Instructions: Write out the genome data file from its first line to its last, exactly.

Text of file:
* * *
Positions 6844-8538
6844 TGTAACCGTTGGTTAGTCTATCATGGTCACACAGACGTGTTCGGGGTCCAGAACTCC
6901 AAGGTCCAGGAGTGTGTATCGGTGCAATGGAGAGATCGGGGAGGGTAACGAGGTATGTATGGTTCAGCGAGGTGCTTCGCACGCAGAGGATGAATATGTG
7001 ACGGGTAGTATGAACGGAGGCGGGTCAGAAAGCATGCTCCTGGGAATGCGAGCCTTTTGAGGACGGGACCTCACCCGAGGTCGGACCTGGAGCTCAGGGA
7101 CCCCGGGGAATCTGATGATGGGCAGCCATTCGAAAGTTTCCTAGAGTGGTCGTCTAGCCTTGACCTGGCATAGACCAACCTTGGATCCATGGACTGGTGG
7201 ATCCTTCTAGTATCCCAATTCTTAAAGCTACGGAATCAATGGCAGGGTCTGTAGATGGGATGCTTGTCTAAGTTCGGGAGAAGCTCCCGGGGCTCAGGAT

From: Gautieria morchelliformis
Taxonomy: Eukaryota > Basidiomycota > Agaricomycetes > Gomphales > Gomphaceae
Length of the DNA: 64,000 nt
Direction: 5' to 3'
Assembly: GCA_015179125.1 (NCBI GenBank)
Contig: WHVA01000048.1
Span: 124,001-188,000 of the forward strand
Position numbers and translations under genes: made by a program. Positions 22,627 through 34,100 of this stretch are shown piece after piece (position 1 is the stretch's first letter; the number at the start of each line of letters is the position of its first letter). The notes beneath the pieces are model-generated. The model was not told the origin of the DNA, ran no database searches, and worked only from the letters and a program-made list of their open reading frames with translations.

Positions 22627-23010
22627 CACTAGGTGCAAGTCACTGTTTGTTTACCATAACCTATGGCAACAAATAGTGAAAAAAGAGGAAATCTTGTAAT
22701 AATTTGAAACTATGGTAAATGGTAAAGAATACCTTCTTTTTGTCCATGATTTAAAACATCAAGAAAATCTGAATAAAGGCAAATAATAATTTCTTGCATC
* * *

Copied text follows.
Positions 6844-8538
6844 TGTAACCGTTGGTTAGTCTATCATGGTCACACAGACGTGTTCGGGGTCCAGAACTCC
6901 AAGGTCCAGGAGTGTGTATCGGTGCAATGGAGAGATCGGGGAGGGTAACGAGGTATGTATGGTTCAGCGAGGTGCTTCGCACGCAGAGGATGAATATGTG
7001 ACGGGTAGTATGAACGGAGGCGGGTCAGAAAGCATGCTCCTGGGAATGCGAGCCTTTTGAGGACGGGACCTCACCCGAGGTCGGACCTGGAGCTCAGGGA
7101 CCCCGGGGAATCTGATGATGGGCAGCCATTCGAAAGTTTCCTAGAGTGGTCGTCTAGCCTTGACCTGGCATAGACCAACCTTGGATCCATGGACTGGTGG
7201 ATCCTTCTAGTATCCCAATTCTTAAAGCTACGGAATCAATGGCAGGGTCTGTAGATGGGATGCTTGTCTAAGTTCGGGAGAAGCTCCCGGGGCTCAGGAT

From: Gautieria morchelliformis
Taxonomy: Eukaryota > Basidiomycota > Agaricomycetes > Gomphales > Gomphaceae
Length of the DNA: 64,000 nt
Direction: 5' to 3'
Assembly: GCA_015179125.1 (NCBI GenBank)
Contig: WHVA01000048.1
Span: 124,001-188,000 of the forward strand
Position numbers and translations under genes: made by a program. Positions 22,627 through 34,100 of this stretch are shown piece after piece (position 1 is the stretch's first letter; the number at the start of each line of letters is the position of its first letter). The notes beneath the pieces are model-generated. The model was not told the origin of the DNA, ran no database searches, and worked only from the letters and a program-made list of their open reading frames with translations.

Positions 22627-23010
22627 CACTAGGTGCAAGTCACTGTTTGTTTACCATAACCTATGGCAACAAATAGTGAAAAAAGAGGAAATCTTGTAAT
22701 AATTTGAAACTATGGTAAATGGTAAAGAATACCTTCTTTTTGTCCATGATTTAAAACATCAAGAAAATCTGAATAAAGGCAAATAATAATTTCTTGCATC